Gary Foster was in his 50s when his eyesight started to fail. The native Canadian eventually lost all central vision in both his eyes a few years ago as a result of age-related macular degeneration. Place a peanut on a table, and Foster won't be able to see it; if he turns slightly and uses his peripheral vision, he might catch a glimpse of it. He can't see people's faces or read text on a page. After he lost his central vision, he lost his license.
Trying to find a compatible health plan for his family of six (one that covered all of his family doctors) is what led Michael Levin to co-found Vericred, a New York-based healthcare data services company where he’s currently CEO. What he figured would be a 15-minute process on Healthcare.gov, the public health insurance marketplace, actually took him six hours on a Saturday.
The company’s latest plan is a big test of the thesis that coastal cities are capped out. The Wall Street Journal is reporting that Amazon is seeking bids for a second headquarters location that will be equal in size to its current Seattle base. It would ultimately employ 50,000 people in 8 million square feet of office space at an average salary of over $100,000. This is going to be the feeding frenzy of the century.
Muck Rack makes it simple to find people, tweets, or articles that mention any name, keyword, company, hashtag etc. We've compiled this guide to help you make the most of your search.
Selecting a term
Start searching tweets, articles from media outlets, articles mentioned in tweets, journalists'
names, titles and bios with some suggested searches:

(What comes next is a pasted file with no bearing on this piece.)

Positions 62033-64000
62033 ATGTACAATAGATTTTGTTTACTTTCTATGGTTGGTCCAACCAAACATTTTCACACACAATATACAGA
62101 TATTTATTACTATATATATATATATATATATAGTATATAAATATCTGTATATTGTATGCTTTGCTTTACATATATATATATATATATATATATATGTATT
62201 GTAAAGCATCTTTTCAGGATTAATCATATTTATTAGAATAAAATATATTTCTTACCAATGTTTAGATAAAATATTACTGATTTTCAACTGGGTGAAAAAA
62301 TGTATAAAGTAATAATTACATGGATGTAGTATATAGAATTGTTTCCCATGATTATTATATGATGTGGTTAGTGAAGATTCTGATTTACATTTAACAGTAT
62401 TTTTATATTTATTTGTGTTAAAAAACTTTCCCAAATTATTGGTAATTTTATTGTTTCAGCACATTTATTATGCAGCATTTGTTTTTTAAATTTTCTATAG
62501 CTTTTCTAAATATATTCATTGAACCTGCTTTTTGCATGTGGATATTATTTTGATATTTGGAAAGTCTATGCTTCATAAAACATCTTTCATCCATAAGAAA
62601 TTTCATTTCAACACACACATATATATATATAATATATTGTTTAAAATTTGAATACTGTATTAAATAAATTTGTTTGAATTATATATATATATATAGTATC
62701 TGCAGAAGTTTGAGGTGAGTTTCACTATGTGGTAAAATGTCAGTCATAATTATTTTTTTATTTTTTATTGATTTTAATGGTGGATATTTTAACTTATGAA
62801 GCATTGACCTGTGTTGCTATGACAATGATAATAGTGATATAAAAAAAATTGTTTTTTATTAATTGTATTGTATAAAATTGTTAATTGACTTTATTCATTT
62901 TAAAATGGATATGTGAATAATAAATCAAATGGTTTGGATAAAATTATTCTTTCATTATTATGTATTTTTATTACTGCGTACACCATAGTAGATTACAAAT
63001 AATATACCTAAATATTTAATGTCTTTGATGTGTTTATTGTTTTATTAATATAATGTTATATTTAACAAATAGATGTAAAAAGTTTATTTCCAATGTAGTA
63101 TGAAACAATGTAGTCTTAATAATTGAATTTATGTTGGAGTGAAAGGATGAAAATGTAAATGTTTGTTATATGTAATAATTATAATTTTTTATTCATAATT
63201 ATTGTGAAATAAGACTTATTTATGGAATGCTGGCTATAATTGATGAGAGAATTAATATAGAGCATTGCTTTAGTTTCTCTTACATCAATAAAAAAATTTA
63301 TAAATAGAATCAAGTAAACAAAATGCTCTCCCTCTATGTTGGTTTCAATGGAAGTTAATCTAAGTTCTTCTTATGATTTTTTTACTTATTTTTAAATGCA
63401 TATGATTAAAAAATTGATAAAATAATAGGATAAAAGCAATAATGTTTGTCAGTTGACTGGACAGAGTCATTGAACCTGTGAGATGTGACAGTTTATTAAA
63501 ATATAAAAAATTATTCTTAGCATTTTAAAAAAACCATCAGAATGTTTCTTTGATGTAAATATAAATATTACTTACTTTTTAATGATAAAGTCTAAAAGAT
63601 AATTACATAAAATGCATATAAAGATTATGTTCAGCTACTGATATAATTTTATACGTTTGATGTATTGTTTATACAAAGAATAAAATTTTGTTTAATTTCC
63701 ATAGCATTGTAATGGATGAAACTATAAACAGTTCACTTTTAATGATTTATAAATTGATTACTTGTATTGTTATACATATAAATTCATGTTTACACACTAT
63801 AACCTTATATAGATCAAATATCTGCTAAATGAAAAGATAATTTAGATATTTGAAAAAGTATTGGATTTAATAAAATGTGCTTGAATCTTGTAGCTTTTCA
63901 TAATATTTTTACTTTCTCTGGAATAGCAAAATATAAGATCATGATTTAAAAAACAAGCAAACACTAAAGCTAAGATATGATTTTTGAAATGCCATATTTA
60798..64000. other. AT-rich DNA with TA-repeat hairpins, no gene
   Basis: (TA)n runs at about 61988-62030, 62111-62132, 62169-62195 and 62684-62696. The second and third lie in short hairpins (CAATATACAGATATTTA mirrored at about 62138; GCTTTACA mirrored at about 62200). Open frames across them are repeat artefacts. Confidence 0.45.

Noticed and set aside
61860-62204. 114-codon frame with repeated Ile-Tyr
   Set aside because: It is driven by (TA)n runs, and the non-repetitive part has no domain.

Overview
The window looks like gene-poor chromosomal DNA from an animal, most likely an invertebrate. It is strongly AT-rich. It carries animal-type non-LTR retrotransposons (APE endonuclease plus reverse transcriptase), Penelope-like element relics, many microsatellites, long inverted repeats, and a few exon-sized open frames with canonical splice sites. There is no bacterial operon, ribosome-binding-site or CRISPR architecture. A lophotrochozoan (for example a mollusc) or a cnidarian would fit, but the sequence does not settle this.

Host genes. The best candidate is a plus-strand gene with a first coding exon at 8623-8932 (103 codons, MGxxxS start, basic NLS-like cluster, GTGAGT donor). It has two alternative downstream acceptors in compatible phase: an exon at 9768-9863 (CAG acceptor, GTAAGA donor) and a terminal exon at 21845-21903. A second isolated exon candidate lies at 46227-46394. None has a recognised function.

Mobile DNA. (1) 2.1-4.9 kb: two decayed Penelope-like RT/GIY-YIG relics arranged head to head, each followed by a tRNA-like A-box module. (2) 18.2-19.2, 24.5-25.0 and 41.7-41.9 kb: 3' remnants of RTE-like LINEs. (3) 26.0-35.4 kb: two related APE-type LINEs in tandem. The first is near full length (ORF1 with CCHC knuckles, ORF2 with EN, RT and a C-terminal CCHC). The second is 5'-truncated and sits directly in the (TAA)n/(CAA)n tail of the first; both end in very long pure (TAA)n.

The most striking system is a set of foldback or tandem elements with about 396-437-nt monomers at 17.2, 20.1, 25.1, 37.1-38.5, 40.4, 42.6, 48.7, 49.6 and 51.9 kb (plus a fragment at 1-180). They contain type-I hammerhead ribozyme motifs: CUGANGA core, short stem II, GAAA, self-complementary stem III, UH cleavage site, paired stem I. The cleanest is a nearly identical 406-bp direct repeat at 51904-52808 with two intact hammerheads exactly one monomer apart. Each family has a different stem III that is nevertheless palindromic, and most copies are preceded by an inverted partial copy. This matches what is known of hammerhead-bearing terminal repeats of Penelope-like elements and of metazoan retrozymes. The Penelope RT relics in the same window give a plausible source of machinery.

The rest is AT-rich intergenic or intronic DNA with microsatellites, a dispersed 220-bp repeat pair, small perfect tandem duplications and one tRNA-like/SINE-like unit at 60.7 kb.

Companies or Topics (e.g. iPhone, Microsoft)
Phrases (e.g. "cloud computing") — use quotes to keep the terms together
Twitter handles (e.g. @username) — returns those who have mentioned or replied to
Names (e.g. "David Pogue")
Hashtags (e.g. #sxsw, #london2012)
Bio details (e.g. vegan, Olympics, father)
Muck Rack's Advanced Search allows for many boolean operators.
Find results that mention multiple specified terms, use AND or
+. For example, ensure each result contains both Elon Musk and Mark Zuckerberg by
searching Obama AND Romney or Obama + Romney.
Use the operators OR or , to broaden your search when you'd like either of
multiple terms to appear in results. (This is the default behavior of our search when no operators
are used.) For example, search for democrat OR republican to find results that refer to
Democrats and/or Republicans.
Use NOT or - to subtract results from your search. For
example, searching Disney will yield results about the Walt Disney Company as well as Walt Disney
World Resort. To exclude mentions of Disney World, search for Disney -World or Disney
When using one of these operators with a phrase, enclose it in quotation marks. For example, you can
find results about smartphones excluding Apple's iPhone 4S by searching smartphone -"iPhone
Exact case matching or punctuation
If you're searching for a brand name or keyword that relies on specific punctuation marks or capitalization, you can
find results that match your exact query by adding matchcase: before the keyword you're searching for, like matchcase:E*TRADE .
Use parentheses to separate multiple
boolean phrases. For example, to find journalists talking about having fun in Disney World or
Disneyland, search for ("disney world" OR disneyland) AND fun.
An asterisk can be used to search for any variation of a root word truncated by the asterisk. For example, searching for admin* will return results for administrator, administration, administer, administered, etc.
A near operator is an AND operator where you can control the distance between the words. You can vary the distance the near operation uses by adding a forward slash and number (between 0-99) such as strawberries NEAR/10 "whipped cream", which means the strawberries must exist within 10 words of "whipped cream".